How to write clearly

I came across a terrific example of a recruiting ad yesterday. I quite often flip through the display job ads in Saturday's newspaper, as a rough 'pulse check' of the state of the economy.

Among the usual 'exciting new positions' and 'challenging opportunity' blah and dross, one ad really stood out. Here's a few examples of why:

Manager - Customer Contact Solutions

Learning and Development Manager

Telesales Team Manager

There were several things I liked.  The brevity and clarity for one. I don't know exactly what they have in mind as a Manager of 'Customer Contact Solutions', but I get a good snapshot of this role, as with the others, from the short set of bullet points.  As well as the order of tasks to be done.  Even more admirable is the focus on measurement and improvement, beyond just the doing. Rare indeed.

Look at the very last point in each role above; each of the roles had a final point along similar lines: 'Do it better', 'Make sure it works' and 'Make it better'. That sounds like a company that has a good grasp on a number of things to me, including improvement tools and techniques and the importance of setting targets and assessing performance against them.

Contrast this with the usual blah-blah type of ad. You know, the ones that take most of the ad to promote themselves and what a terrific company they are, rather than the actual job.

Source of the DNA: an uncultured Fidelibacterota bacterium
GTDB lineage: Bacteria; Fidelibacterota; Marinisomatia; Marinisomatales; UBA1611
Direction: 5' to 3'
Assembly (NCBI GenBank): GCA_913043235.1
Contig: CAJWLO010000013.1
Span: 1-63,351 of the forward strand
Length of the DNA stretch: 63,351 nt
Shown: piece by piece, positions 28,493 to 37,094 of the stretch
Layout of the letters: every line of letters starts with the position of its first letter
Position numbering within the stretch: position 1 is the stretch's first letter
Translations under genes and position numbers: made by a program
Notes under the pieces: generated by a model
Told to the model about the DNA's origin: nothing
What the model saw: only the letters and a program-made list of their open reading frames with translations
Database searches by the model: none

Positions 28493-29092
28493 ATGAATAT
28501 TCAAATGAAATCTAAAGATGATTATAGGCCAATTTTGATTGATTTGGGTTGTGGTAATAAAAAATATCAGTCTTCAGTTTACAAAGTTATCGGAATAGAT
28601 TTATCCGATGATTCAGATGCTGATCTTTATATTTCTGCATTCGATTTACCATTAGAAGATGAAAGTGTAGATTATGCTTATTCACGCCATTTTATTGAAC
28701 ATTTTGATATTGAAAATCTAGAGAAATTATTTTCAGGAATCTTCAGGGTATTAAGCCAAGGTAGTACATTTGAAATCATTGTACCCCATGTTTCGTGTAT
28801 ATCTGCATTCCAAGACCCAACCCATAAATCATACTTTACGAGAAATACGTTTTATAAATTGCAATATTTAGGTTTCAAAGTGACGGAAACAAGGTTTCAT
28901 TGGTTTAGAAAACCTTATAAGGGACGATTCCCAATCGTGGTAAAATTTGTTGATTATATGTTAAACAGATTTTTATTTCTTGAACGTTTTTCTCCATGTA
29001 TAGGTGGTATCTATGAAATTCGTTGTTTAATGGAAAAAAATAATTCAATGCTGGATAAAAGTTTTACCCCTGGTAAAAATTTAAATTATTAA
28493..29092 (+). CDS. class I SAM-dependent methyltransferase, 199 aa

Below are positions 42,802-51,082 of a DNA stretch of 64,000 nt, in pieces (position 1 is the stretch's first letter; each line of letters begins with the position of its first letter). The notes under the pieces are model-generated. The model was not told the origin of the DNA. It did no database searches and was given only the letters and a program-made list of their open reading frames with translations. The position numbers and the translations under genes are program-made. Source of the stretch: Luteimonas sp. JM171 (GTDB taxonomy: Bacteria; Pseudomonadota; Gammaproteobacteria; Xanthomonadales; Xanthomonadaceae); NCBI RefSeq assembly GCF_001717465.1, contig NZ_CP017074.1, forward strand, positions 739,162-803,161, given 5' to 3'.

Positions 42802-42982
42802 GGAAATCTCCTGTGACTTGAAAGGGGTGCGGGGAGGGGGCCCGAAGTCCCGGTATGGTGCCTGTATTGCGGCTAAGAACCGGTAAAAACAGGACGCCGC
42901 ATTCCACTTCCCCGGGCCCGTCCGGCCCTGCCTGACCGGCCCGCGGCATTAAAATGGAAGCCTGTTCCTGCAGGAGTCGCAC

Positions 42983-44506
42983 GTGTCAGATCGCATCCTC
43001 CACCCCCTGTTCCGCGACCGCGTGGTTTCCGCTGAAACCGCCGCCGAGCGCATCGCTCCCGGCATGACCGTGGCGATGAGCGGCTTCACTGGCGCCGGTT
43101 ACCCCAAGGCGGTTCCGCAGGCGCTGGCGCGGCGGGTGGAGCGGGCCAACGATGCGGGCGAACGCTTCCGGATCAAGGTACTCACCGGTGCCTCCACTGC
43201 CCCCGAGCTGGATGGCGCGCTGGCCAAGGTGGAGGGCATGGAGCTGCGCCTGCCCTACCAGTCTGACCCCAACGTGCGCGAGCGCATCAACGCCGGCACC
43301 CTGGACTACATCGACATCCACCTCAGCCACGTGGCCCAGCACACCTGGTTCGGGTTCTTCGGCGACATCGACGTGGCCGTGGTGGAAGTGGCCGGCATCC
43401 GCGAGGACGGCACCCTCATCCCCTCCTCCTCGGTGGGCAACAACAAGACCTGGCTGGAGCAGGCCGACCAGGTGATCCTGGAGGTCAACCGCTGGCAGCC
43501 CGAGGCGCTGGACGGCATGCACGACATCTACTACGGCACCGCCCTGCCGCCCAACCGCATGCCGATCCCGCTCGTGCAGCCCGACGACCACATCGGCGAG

Such as this example on the same page:

Business Manager - Cards

We are one of the leading suppliers for mining, aviation, industrial and transport industries. This means for our Direct Sales teams, there's no such thing as a typical day. Our business continues to expand on the back of superior customer relationship management, a reputation for delivering on commitments and the provision of top quality products. An exciting new position is now available in our Direct Sales business in Melbourne.
You will manage the strategic relationship of our fuel-card, fleet management and other non-fuel income products and services to national and regional accounts in order to meet agreed sales volumes and revenue targets...  

And so on and so on for another 4 paragraphs.

Uh huh. 

I know which company I'd apply to if I was looking for a new job. Which I'm not since I have my own company and love what I do. But I also know which recruiting company I'd use (if I needed one) and which I'd avoid.

I remain curious about how much money some companies put into display ads like Example 2. Ads that have so many, many words in them but which really say so very, very little.

Give me succinct clear bullet points any day.  And something that demonstrates an understanding of quality and improvement, rather than just writing lots of words about it.